In fact, Apple is no stranger to the assembly industry in Vietnam, which has assembled products like wired EarPods. According to a source cited by Nikkei Asia, Apple began assembling Airpods in Vietnam in March 2020. AirPods Pro followed and now Apple is moving a large percentage of iPad, Macbook and Apple Watch production to Vietnam.
The Cupertino giant plans to achieve these goals through its manufacturing partners Foxconn, Pegatron and Wistron. According to local reports, Apple has begun assembling at 11 factories operated by various manufacturers in Vietnam since early 2022. Around that time, Foxconn also won licenses from the Vietnamese government to build a $270 million assembly plant in the northern province. Jiang. According to reports, the facility will have enough capacity to charge 8 million laptops and tablets each year.
India, Apple’s second favorite manufacturing destination, offers strong incentives for local manufacturing compared to many of its neighbors. The government’s ‘Made in India’ initiative has been a huge success. In 2020, the initiative launched a $6 billion Manufacturing Association incentive program to reward brands that have established local manufacturing of smartphones and electronic components. Android brands like Xiaomi, Oppo, and Samsung have joined the Make in India initiative with a host of in-house and offshore manufacturing facilities. Some examples of success in the country include Bharat FIH and Dixon Technologies, which are assembling smartphones for Xiaomi and Samsung.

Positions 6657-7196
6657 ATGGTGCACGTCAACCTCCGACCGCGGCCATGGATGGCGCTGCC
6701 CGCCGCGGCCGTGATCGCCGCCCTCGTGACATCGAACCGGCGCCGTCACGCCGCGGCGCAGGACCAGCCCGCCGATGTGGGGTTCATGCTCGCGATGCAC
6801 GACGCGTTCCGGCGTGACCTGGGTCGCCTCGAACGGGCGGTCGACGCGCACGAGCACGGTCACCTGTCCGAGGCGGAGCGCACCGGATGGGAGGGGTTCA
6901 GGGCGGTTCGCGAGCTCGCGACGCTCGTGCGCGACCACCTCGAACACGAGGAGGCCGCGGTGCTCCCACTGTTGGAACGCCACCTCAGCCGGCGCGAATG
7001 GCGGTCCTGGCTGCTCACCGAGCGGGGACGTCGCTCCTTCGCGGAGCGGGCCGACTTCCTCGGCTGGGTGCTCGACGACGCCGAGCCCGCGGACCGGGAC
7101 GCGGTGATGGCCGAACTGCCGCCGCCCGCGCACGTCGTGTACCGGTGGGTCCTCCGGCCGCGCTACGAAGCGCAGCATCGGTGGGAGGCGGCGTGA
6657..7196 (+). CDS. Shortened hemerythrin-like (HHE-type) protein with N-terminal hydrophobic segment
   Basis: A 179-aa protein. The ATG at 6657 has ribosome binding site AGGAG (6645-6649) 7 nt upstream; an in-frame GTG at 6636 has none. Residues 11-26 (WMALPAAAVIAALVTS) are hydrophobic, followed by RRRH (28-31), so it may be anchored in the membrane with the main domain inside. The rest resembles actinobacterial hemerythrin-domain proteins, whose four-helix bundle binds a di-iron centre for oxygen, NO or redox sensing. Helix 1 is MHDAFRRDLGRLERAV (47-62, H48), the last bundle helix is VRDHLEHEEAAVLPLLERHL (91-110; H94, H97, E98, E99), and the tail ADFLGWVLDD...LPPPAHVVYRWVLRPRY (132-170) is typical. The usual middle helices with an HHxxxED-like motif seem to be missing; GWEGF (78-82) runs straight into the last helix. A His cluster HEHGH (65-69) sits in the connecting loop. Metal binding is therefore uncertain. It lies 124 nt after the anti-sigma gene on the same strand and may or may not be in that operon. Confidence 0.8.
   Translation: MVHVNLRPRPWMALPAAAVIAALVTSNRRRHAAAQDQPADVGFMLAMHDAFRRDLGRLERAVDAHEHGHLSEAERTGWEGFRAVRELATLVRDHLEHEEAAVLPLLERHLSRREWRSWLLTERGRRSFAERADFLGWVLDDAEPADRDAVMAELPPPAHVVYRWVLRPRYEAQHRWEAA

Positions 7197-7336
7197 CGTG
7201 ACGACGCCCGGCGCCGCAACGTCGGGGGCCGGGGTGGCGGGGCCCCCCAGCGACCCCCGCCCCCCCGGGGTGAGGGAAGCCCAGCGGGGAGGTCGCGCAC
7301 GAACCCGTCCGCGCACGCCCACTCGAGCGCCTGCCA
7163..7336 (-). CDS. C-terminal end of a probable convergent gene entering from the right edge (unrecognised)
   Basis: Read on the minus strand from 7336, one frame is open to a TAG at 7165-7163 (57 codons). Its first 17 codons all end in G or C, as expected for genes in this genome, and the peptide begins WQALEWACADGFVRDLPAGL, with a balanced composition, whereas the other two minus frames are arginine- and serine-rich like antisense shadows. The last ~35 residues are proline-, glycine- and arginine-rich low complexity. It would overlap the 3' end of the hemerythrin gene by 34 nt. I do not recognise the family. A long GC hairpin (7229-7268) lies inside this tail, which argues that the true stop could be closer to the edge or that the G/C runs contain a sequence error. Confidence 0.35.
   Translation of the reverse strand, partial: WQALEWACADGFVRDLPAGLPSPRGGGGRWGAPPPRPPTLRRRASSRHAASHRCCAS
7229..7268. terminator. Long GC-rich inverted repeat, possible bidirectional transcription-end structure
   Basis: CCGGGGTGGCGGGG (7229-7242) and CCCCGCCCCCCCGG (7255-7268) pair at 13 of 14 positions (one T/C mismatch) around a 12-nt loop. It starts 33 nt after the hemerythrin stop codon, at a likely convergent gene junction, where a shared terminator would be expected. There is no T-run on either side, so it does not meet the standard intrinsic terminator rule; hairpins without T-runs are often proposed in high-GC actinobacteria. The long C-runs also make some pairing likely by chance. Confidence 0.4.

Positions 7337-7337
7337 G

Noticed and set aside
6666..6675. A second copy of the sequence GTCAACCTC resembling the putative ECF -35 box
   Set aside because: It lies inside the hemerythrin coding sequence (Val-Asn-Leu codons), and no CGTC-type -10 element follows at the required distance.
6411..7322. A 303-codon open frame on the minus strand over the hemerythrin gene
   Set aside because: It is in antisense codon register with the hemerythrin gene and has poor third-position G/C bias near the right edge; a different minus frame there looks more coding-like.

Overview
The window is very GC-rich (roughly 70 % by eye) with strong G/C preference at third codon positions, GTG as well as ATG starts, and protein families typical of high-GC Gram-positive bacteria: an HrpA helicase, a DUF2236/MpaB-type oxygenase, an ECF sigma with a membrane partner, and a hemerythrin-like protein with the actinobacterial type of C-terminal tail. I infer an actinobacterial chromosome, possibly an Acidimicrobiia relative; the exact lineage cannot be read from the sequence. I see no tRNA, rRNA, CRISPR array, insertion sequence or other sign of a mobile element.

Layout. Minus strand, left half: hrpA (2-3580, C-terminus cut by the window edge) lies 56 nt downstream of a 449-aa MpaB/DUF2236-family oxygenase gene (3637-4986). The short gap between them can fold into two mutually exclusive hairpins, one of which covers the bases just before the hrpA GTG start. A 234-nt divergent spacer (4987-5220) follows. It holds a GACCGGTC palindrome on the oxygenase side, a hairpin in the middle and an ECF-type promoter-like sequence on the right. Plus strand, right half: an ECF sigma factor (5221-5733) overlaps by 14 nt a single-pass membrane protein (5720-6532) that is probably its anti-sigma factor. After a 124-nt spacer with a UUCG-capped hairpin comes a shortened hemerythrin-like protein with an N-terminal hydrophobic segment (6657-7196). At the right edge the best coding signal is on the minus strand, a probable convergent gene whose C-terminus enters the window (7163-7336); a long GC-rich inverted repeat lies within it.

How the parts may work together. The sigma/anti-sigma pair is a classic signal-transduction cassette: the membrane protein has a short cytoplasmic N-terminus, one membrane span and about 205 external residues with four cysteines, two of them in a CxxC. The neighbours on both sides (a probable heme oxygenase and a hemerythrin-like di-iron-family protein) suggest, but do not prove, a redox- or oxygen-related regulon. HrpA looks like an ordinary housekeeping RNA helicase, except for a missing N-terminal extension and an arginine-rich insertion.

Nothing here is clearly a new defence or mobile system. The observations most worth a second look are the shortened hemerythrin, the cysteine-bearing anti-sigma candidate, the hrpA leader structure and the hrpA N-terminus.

The Indian government offers smartphone manufacturers various financial incentives to set up factories in the country.
Apple’s decision to move assembly lines to India may also increase iPhone market share in the region. Currently, India imposes a 22% tariff on imported smartphones. This makes iPhones in the country much more expensive than most Western markets.
With the iPhone 14, Apple has started assembling its latest generation iPhone models in India for the first time. The company has recruited Foxconn for the job, specifically its Sriperumbudur plant in Tamil Nadu. However, Apple chose to move only a small portion of iPhone 14 production from China to India — an estimated 5% immediately after launch.
The JPMorgan analyst said the following in a note to the company’s clients: The analyst further estimates that Apple will move about 25% of iPhone production to India and 65% of assembly operations. AirPods to Vietnam by 2025. Other products that can also be assembled from China include iPads, MacBooks, and Apple Watch.
There is no single answer as to where the iPhone was made. While final assembly takes place in only two or three countries, individual iPhone components and raw materials come from almost anywhere in the world.
According to Android Authority Nikkei Asia